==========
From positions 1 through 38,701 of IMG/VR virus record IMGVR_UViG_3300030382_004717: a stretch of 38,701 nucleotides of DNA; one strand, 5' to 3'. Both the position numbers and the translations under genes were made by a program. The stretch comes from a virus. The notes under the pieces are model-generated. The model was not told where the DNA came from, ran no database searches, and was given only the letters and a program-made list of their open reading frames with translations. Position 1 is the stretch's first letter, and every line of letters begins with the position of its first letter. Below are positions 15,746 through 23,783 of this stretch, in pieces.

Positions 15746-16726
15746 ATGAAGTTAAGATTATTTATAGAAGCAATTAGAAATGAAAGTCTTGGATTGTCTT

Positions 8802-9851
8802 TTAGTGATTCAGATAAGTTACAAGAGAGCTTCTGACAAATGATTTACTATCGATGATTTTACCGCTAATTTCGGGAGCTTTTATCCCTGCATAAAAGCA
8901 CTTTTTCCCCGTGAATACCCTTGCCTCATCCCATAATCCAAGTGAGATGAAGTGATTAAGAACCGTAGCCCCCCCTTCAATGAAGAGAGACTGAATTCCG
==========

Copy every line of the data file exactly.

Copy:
From positions 1 through 38,701 of IMG/VR virus record IMGVR_UViG_3300030382_004717: a stretch of 38,701 nucleotides of DNA; one strand, 5' to 3'. Both the position numbers and the translations under genes were made by a program. The stretch comes from a virus. The notes under the pieces are model-generated. The model was not told where the DNA came from, ran no database searches, and was given only the letters and a program-made list of their open reading frames with translations. Position 1 is the stretch's first letter, and every line of letters begins with the position of its first letter. Below are positions 15,746 through 23,783 of this stretch, in pieces.

Positions 15746-16726
15746 ATGAAGTTAAGATTATTTATAGAAGCAATTAGAAATGAAAGTCTTGGATTGTCTT

Positions 8802-9851
8802 TTAGTGATTCAGATAAGTTACAAGAGAGCTTCTGACAAATGATTTACTATCGATGATTTTACCGCTAATTTCGGGAGCTTTTATCCCTGCATAAAAGCA
8901 CTTTTTCCCCGTGAATACCCTTGCCTCATCCCATAATCCAAGTGAGATGAAGTGATTAAGAACCGTAGCCCCCCCTTCAATGAAGAGAGACTGAATTCCG